In its current form, the low carbon price may lead to insufficient or unintentionally harmful outcomes. The price could incentivise purchase of allowances in the ETS market and potentially lead to some speed reduction on voyages with the EEA, which can help generate revenue and fuel savings but are not enough to drive significant emissions reductions. Additionally, the low-price level and the exemption of methane emissions from the EU ETS could incentivise the uptake of LNG-fuelled ships, which can lead to environmental and policy cost-effectiveness risks.

A reform for consideration is the use of sector-specific caps on emissions. As a cap-and-trade system, the EU ETS has an overall emissions cap that applies to all sectors in the system combined rather than on individual sectors. It is this ‘hard cap’ that ensures that across the ETS sectors, emissions decline at a linear rate consistent with the EU’s climate targets. Implementing a sectoral cap on shipping emissions could support in-sector decarbonization more directly.

Dr Sophie Parker, principal consultant at UMAS, lead author of the report said, “The shipping sector’s high abatement costs point to the need for an ETS which is tailored to support in-sector abatement. In the absence of a global carbon price, this could come from either a shipping ETS that places restrictions on the purchasing of out-of-sector allowances or coupling the EU ETS proposal with supply-side policies like subsidies which incentivise the uptake of scalable zero carbon fuels.”

A final important design opportunity is around the use of ETS revenues. Revenue is raised when ship owners purchase allowances from other sectors that find emissions reductions economically feasible at lower carbon prices, such as power generation. Currently, the EU directs revenue raised from the ETS to an Innovation Fund for low carbon innovation projects. This creates an opportunity to ring-fence an adequate amount of funds generated from shipping’s inclusion in the EU ETS for stimulating R&D and early adoption of SZEF, leading to a more cost-effective transition. Other opportunities to allocate the funds should also include addressing disproportionately negative impacts on States and supporting a fair, inclusive and equitable transition.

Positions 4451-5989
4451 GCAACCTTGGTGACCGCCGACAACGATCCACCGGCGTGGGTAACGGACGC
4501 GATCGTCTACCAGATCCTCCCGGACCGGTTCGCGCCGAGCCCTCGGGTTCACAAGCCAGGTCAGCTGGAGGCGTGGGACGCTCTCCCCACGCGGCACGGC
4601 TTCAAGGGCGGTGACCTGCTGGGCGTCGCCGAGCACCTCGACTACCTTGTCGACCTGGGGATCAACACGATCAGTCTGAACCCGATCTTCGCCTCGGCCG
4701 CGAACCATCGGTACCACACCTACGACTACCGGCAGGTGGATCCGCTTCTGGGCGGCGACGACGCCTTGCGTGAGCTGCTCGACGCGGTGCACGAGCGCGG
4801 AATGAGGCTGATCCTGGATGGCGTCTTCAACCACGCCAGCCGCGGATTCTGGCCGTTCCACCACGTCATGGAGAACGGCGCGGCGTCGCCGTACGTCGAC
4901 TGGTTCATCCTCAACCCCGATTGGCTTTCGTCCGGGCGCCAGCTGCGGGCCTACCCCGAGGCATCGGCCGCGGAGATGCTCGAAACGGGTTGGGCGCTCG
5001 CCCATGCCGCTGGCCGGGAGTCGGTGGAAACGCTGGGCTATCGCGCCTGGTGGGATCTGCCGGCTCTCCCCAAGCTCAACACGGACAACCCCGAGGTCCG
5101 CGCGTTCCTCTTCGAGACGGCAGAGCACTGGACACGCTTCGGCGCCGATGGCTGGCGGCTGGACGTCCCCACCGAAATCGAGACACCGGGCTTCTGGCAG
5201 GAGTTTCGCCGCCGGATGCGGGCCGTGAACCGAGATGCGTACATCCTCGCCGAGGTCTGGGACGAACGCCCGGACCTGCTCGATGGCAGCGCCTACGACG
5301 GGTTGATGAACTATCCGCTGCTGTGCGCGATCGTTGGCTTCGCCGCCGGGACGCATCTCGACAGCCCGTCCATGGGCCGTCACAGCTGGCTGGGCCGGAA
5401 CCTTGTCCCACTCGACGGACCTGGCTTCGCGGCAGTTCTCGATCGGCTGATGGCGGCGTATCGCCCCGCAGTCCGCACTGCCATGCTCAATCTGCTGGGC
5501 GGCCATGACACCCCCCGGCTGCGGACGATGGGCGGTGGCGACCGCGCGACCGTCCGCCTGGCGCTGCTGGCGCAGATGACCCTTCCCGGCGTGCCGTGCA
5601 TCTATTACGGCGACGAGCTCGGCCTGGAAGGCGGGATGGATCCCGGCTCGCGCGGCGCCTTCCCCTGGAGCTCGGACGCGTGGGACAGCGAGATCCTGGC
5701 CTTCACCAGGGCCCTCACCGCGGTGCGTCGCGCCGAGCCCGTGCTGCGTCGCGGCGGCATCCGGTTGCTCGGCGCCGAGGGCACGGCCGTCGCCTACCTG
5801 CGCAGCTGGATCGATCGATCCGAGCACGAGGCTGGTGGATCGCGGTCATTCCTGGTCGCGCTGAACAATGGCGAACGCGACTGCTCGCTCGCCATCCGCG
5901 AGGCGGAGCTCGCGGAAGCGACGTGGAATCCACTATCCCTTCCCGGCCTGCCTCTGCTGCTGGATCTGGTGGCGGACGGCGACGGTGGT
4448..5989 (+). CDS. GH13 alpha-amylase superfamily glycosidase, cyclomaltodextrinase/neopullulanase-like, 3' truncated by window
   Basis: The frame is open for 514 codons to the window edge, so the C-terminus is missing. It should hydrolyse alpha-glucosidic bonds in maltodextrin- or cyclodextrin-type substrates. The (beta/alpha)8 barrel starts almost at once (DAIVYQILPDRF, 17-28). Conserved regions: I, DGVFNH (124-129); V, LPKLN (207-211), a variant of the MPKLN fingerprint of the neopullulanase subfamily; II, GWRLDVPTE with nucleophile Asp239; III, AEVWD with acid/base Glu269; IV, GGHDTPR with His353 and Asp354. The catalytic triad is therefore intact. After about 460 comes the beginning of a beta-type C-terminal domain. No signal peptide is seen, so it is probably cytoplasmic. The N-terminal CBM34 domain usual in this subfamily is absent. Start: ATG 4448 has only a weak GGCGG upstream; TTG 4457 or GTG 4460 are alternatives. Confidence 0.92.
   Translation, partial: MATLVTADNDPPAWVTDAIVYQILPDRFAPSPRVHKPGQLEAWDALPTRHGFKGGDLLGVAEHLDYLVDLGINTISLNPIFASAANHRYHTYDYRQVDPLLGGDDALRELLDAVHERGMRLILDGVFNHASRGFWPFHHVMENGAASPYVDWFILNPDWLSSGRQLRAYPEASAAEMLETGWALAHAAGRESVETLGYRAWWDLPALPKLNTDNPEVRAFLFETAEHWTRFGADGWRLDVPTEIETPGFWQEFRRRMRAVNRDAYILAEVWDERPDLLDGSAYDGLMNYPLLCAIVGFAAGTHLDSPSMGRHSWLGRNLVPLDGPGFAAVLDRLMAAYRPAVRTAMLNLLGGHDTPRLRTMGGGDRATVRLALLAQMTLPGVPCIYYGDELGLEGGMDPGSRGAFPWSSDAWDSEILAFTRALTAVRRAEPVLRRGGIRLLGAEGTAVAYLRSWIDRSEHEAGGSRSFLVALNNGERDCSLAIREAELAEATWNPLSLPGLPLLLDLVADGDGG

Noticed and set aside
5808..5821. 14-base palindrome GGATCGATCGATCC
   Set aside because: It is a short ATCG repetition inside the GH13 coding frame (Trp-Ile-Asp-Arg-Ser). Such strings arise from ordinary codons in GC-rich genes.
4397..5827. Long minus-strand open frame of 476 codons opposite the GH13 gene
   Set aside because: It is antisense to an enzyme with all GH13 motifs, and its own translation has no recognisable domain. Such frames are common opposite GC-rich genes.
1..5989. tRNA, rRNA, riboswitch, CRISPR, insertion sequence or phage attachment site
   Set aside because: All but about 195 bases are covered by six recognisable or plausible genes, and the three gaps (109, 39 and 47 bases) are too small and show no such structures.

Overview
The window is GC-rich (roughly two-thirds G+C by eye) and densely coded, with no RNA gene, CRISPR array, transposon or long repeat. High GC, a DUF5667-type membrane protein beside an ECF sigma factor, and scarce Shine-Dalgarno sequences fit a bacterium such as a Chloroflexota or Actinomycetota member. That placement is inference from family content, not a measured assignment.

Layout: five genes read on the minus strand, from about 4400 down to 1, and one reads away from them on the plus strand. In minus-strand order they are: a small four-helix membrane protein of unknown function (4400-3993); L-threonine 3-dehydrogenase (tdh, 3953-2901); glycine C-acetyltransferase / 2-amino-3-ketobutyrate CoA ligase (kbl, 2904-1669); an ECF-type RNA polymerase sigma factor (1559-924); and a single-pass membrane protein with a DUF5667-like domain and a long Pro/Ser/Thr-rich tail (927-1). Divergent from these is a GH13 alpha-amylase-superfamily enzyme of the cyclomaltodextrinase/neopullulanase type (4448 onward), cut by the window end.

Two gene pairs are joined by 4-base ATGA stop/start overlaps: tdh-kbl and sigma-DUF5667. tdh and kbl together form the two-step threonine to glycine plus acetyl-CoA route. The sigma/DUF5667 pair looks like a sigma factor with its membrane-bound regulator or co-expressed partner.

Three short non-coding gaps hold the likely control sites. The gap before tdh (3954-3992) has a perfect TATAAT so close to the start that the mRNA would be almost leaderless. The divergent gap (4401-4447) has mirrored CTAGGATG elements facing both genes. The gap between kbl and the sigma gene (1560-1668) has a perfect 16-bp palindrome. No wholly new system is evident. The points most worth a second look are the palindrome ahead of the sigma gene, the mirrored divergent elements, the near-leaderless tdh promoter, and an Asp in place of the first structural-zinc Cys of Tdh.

“The EU Emissions Trading System’s inclusion of shipping is a can’t-miss opportunity to clean up the climate impacts of shipping. If we optimise this system to cost-effectively incentivise zero carbon fuels and reduce greenhouse gas emissions, it could create a domino effect toward decarbonisation,” said Panos Spiliotis, manager of international climate at Environmental Defense Fund Europe. “The EU modelled climate leadership when it decided to include shipping in its ETS. Now, it has the opportunity to model climate ambition by designing this system to optimise impact.”

Sam Chambers

Starting out with the Informa Group in 2000 in Hong Kong, Sam Chambers became editor of Maritime Asia magazine as well as East Asia Editor for the world’s oldest newspaper, Lloyd’s List. In 2005 he pursued a freelance career and wrote for a variety of titles including taking on the role of Asia Editor at Seatrade magazine and China correspondent for Supply Chain Asia. His work has also appeared in The Economist, The New York Times, The Sunday Times and The International Herald Tribune.